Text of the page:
Only by true faith in Jesus Christ; that is, although my conscience accuse me, that I have grievously sinned against all the commandments of God, and have never kept any of them, and am still prone always to all evil; yet God without any merit of mine, of mere grace, grants and imputes to me the perfect satisfaction, righteousness, and holiness of Christ, as if I had never committed nor had any sin, and had myself accomplished all the obedience which Christ has fulfilled for me; if only I accept such benefit with a believing heart.
— Heidelberg Catechism 60
In part 4 we considered what Scripture teaches and thus what we confess about the ground of our justification: the imputation of Christ’s righteousness. It is proper to him, it belongs by nature to him. He earned it. He condignly merited it. He deserved it. He was inherently, intrinsically righteous. By nature, all that Christ is and did is alien to us. This is why the Protestants in the 16th century spoke of Christ’s “alien righteousness” (iustitia aliena). Nevertheless, only by God’s free grace, by his favor, all that Christ did, all of his righteousness, all of his condign merit, all of his perfect, whole, active and suffering (passive) obedience is credited or imputed or reckoned to us. Thus, when God looks at us, with respect to justification, he does not see our sin. He sees only Christ’s perfect righteousness. Sometimes it is said that justification means that it is as if I had never sinned but that is only half the story. Not only are all our sins forgiven but we are made positively righteous before God. It is as if we ourselves had done all that Christ has done for us.
How do we lay hold of Christ’s righteousness? How does it become ours? How do we come into possession of that righteousness by which we can stand before God not only forgiven but actively righteous as perfect law keepers?
…yet we know that a person is not justified by works of the law but through faith in Jesus Christ, so we also have believed in Christ Jesus, in order to be justified by faith in Christ and not by works of the law, because by works of the law no one will be justified (Gal 2:16; ESV)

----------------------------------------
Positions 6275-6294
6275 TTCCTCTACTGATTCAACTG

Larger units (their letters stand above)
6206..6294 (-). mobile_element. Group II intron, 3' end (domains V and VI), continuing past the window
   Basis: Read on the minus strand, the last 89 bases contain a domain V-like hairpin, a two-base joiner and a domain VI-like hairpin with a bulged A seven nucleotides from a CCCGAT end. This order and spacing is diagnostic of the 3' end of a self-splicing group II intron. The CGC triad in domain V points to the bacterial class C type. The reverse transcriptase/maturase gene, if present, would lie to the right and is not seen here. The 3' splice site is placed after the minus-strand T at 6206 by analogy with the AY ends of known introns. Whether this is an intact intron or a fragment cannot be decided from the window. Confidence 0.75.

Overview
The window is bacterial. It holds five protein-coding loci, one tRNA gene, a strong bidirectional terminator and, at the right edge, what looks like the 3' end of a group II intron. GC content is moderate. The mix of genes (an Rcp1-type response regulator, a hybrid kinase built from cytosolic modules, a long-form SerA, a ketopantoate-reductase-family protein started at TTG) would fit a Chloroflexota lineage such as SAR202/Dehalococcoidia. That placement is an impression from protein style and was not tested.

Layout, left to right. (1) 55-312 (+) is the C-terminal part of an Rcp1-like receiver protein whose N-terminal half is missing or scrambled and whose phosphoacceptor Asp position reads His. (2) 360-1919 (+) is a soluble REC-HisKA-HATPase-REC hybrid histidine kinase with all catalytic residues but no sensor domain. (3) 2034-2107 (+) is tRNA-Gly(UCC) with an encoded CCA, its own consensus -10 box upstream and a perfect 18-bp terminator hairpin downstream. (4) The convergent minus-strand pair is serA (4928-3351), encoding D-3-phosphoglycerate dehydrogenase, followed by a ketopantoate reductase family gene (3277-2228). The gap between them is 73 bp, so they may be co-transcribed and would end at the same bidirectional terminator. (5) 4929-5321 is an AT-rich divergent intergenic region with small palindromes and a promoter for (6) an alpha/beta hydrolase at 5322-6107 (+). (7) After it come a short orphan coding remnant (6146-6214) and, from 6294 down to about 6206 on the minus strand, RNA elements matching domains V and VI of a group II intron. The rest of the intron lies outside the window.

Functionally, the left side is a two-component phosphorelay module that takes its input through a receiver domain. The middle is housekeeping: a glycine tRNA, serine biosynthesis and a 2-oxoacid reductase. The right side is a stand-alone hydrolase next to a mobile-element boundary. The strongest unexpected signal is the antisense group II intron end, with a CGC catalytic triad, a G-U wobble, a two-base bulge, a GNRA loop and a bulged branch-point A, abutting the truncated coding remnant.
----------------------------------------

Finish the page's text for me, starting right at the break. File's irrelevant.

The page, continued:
Now it is evident that no one is justified before God by the law, for “The righteous shall live by faith.” 12 But the law is not of faith, rather “The one who does them shall live by them.” (Gal 3:11–12; ESV)
For in it the righteousness of God is revealed from faith for faith,as it is written, “The righteous shall live by faith.” (Rom 1:17; ESV)
But now the righteousness of God has been manifested apart from the law, although the Law and the Prophets bear witness to it— 22 the righteousness of God through faith in Jesus Christ for all who believe. For there is no distinction: 23 for all have sinned and fall short of the glory of God, 24 and are justified by his grace as a gift, through the redemption that is in Christ Jesus, 25 whom God put forward as a propitiation by his blood, to be received by faith. This was to show God’s righteousness, because in his divine forbearance he had passed over former sins. 26 It was to show his righteousness at the present time, so that he might be just and the justifier of the one who has faith in Jesus. Then what becomes of our boasting? It is excluded. By what kind of law? By a law of works? No, but by the law of faith. 28 For we hold that one is justified by faith apart from works of the law. (Rom 3:21–27; ESV)
And to the one who does not work but believes in him who justifies the ungodly, his faith is counted as righteousness (Rom 4:5; ESV)